Canada's Lion Electric says it will build new plant in Illinois, create 750 jobs

Marc Bedard, president and founder of The Lion Electric Co, speaks during a news conference at Palais des Congres in Montreal, Quebec, Canada March 15, 2021. REUTERS/Andrej Ivanov

May 7 (Reuters) - Canadian electric vehicle company Lion Electric on Friday said it had selected Illinois as the location for its new U.S. manufacturing plant, promising to invest at least $70 million and create about 750 jobs over the next three years.

Lion, known for its electric yellow school buses, said it will build the 900,000 square foot facility in Joliet near Chicago to produce 20,000 electric buses and medium and heavy-duty trucks per year.

The company said it expected the facility to come online in the second half of 2022. Lion Chief Executive Marc Bedard said in an interview that while the Illinois factory would focus on vehicle manufacturing initially, the company might later add battery production. Lion is building a battery production facility in Canada.

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Bedard said Lion is expanding in the United States when there is growing demand among school districts and companies to switch to electric transportation. Nearly 400 of the company's electric school buses are on the road and Amazon.com Inc (AMZN.O) has said it will buy up to 2,500 trucks from Lion by 2025.

Lion's expansion also coincides with a favorable regulatory environment under U.S. President Joe Biden, who has pushed for providing generous subsidies to the EV industry. read more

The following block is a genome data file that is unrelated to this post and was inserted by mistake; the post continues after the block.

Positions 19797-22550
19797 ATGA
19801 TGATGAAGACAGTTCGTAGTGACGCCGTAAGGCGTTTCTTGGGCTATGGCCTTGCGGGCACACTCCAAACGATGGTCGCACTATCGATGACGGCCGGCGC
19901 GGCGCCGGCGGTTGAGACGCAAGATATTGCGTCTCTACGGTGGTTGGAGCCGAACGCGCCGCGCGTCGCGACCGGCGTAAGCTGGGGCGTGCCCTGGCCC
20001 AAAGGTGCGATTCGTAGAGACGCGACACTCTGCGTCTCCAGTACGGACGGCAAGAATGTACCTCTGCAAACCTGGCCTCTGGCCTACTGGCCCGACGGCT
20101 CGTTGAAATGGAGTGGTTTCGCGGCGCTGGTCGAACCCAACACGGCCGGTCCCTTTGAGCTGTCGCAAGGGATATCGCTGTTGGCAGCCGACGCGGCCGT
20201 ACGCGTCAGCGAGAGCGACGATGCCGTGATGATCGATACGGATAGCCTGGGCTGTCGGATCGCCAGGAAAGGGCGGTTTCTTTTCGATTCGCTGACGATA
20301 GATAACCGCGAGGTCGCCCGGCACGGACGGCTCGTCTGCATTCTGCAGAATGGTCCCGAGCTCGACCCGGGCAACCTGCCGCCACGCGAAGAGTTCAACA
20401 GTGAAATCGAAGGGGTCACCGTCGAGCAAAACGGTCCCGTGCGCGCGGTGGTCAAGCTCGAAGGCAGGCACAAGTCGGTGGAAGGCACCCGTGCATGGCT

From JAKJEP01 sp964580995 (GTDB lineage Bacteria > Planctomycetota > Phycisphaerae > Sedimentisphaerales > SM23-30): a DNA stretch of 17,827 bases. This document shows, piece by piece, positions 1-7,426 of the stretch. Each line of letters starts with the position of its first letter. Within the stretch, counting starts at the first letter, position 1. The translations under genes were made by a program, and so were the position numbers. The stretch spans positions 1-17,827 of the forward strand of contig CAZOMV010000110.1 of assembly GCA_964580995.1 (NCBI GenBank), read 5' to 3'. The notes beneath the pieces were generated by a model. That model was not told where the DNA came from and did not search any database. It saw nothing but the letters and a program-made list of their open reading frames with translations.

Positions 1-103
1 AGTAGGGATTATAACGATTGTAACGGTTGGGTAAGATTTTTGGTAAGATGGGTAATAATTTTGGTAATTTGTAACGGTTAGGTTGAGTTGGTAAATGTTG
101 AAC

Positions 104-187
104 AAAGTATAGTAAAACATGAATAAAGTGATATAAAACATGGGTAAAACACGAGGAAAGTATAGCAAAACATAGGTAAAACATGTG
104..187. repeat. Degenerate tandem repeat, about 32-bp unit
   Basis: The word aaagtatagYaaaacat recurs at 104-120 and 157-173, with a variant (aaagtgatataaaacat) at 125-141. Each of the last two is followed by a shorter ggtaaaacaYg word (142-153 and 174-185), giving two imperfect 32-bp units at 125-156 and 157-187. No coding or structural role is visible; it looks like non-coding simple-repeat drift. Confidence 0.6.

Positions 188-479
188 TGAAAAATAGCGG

"We're looking for regulatory tailwinds that will be favorable to electric," Bedard said of his decision to build the factory in Illinois. State-funded tax credits for the plant were being negotiated, Lion said.

Lion on Friday also is expected to start trading publicly on the New York and Toronto stock exchanges following a merger with special purpose acquisition company Northern Genesis Acquisition Corp (NGA.N) in November.

The deal was valued at $1.9 billion and Lion received nearly $500 million in net cash proceeds, the majority of which it said it plans to invest in battery technology and the new U.S. plant.

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Reporting by Tina Bellon in Austin, Texas; editing by Grant McCool

Our Standards: The Thomson Reuters Trust Principles.

Thomson Reuters

U.S.-based business and finance journalist covering Uber, Lyft, Tesla and larger auto and transportation trends with a focus on electrification, tech, safety and regulation. Data-driven reporter with a track record of uncovering corporate strategies through data analysis. Previous work includes breaking news on the U.S. legal team and covering politics and companies from the German bureau.